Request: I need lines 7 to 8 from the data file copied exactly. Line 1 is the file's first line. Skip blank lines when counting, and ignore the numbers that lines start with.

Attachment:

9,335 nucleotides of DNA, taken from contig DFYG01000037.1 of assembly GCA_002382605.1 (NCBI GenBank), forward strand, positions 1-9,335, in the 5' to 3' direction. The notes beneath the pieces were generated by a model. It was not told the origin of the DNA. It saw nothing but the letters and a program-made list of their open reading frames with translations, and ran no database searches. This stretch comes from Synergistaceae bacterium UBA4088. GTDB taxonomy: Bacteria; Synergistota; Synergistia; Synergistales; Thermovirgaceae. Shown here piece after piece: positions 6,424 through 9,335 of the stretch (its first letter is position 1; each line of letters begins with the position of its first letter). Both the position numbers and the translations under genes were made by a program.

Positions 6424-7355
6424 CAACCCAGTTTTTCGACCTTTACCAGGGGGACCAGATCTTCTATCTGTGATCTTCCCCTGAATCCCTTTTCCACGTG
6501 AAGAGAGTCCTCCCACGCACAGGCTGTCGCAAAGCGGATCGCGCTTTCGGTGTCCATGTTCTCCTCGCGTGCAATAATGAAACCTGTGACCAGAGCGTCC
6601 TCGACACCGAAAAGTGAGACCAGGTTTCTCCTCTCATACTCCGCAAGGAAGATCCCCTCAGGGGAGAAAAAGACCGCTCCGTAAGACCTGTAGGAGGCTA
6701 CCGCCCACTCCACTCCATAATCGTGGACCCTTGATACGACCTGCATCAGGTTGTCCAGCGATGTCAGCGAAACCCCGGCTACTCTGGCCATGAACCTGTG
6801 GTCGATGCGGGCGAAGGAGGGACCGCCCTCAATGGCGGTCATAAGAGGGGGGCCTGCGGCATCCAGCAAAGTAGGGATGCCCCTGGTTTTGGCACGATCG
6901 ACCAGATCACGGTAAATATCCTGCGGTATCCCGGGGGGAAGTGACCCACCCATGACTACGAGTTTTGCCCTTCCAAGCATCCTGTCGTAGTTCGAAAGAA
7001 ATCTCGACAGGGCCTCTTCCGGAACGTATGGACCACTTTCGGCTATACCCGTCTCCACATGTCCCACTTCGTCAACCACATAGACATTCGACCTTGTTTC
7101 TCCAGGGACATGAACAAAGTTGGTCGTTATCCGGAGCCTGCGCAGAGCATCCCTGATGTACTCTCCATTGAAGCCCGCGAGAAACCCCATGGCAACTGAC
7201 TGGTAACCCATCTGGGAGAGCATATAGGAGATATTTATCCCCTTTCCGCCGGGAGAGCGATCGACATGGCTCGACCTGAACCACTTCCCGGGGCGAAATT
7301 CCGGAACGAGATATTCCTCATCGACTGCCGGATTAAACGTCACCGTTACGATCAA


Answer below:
6801 GTCGATGCGGGCGAAGGAGGGACCGCCCTCAATGGCGGTCATAAGAGGGGGGCCTGCGGCATCCAGCAAAGTAGGGATGCCCCTGGTTTTGGCACGATCG
6901 ACCAGATCACGGTAAATATCCTGCGGTATCCCGGGGGGAAGTGACCCACCCATGACTACGAGTTTTGCCCTTCCAAGCATCCTGTCGTAGTTCGAAAGAA